Project consultants who have been bagging government tenders worth millions of pula are expected to be among the biggest losers as the government moves to implement drastic measures in how its development projects should be funded. Among other things, the government’s roadmap to incrementally reduce waste of public funds and making unwise investments will “consider discontinuing financing project consultants and stop questionable projects”.
These are some of the steps contained in a savingram from the Coordinator of the Government Implementation Coordination Office (GICO), Thatayaone Dedede, addressed to the Permanent Secretary in the Ministry of Finance and Economic Development (MFED), Dr Wilfred Mandlebe. Contributing to the draft 2022 budget strategy paper that was recently presented by the Ministry of Finance and Development, Dedede said his office continues to monitor implementation of projects across Ministry/Departments and Agencies (MDAs).
He warned that his office “had identified issues with projects to which attention was drawn to MDAs for action” and called for stricter requirements and recommendations. Among these are that ongoing projects by MDAs should be rationalised and then prioritised in line with available resources in any particular financial year. “Consideration should be given to taking a decision, to stop certain projects whose attainment is and has been questionable, for example, going for more funds to undertake designs, which are of (no) consequence,” Dedede said.
His savingram also says no designs must be funded if there is no consequence of implementation in the short to the foreseeable future in so far as it is defined by a funded and executable plan. “Government should consider discontinuing financing consultants where there is existing capacity within government, such as restructuring (HR) and framework development projects …,” says Dedede’s savingram.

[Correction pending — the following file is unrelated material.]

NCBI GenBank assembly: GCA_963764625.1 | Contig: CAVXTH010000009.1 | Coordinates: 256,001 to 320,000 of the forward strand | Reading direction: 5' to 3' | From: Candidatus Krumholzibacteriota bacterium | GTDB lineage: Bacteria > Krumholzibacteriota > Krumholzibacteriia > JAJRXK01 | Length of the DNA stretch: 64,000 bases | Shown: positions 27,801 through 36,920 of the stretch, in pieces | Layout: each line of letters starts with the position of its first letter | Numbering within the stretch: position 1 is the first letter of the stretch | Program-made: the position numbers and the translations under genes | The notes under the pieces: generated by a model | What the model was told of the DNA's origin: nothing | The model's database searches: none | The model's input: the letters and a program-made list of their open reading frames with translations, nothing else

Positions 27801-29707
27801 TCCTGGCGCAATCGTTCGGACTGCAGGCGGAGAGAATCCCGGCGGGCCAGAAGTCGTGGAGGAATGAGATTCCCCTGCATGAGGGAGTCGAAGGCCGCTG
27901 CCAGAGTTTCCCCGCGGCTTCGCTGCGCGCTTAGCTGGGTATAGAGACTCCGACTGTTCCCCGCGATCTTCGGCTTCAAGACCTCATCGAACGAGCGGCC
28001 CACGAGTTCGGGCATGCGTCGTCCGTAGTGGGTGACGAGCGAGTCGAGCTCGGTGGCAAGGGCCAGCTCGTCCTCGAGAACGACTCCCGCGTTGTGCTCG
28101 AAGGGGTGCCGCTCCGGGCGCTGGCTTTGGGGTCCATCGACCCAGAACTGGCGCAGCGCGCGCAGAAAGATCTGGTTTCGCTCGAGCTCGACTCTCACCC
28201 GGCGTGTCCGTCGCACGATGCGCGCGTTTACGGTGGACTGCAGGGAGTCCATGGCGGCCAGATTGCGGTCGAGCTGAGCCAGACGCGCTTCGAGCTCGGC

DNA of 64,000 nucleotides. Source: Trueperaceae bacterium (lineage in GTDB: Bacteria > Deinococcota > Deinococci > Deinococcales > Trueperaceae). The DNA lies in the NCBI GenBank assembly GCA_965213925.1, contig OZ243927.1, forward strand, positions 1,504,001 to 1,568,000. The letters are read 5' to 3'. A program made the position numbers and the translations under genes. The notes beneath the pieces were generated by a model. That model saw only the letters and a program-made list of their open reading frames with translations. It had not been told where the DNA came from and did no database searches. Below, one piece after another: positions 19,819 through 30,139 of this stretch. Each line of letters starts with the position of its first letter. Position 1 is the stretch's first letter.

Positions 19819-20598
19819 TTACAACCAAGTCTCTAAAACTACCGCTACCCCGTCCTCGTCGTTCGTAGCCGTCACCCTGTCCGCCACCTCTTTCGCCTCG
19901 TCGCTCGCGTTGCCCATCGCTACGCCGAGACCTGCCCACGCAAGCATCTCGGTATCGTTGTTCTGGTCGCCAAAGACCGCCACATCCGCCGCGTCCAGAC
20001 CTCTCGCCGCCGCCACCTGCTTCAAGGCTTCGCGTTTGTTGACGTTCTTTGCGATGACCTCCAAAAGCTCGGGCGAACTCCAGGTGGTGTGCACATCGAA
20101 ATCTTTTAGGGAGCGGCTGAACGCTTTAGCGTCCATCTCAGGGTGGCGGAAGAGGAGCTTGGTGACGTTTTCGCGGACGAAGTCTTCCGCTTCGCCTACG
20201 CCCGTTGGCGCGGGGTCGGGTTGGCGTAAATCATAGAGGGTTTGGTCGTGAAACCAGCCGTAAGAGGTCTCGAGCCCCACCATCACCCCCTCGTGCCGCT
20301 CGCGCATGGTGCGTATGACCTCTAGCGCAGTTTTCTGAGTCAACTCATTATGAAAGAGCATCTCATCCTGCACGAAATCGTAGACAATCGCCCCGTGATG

He emphasises that during submission of proposals by different Thematic Working Groups (TWGs), his office has noted with concern the same development projects being justified for further funding. “GICO further notes the silo manner in which a project would be repeatedly duplicated across the different TWGs, for instance, digitisation, implementation of SEZA, maintenance of buildings, poverty eradication and different entities, vying to digitise their services in the same localities using different providers, irrespective of cost implications,” he points out.
To reduce costs and failure, Dedede recommends packaging such ‘projects’ under one portfolio. GICO recommends that a project that is cross-cutting/creating overlaps should be packaged into a portfolio or programme to allow for making decisions at control points, stages and procurement gates.
Dedede notes that his office being interested in accentuating delivery and minimising opportunity, it became aware of a litany of projects that perennially hoard budget allocations but do not get executed, with the result that money gets returned to MFED. In GICO’s view, most cost overruns, delays and project failures are sown during this process of budgetary preparation “when ill-conceived projects (result) in a poor project delivery approach and ill-considered procurement decisions (that) lead to delays, higher costs and ultimately diminished returns”.
According to the GICO savingram, MDAs struggle to address issues with their current projects, yet they continue to ask for more (funding) under financial constraints that currently prevail. Given the reality that cash is short, funding must be availed only in circumstances where implementation capacity is available within the MDAs and during the subject plan (2022/23 budgets) period.
Therefore GICO recommends that a project that is cross-cutting/creating overlaps should be packaged into a portfolio or programme to allow for making decisions at control points, stages and procurement gates.
“Based on the reality described above, all projects, portfolios, (and) programmes should be subjected to stage-gates approach to ensure that they do not progress without key deliverables being completed.” says the savigram. “Stage-gates approach to ensure that resources are channelled only to the most rigorous business case.”
Dedede further stated that stage-gates are no-turning-back moments at which the MDAs “and more important, Accounting Officer commits to major investment or design decisions that balance the product-level trade-offs among cost, time and quality.
“Connecting the outcome of stage-gates to release of funding ensures that MDAs have an incentive to thoroughly prepare for meetings and that MFED/GICO drill in the soundness of the business case before allowing the project to proceed to the next stage.”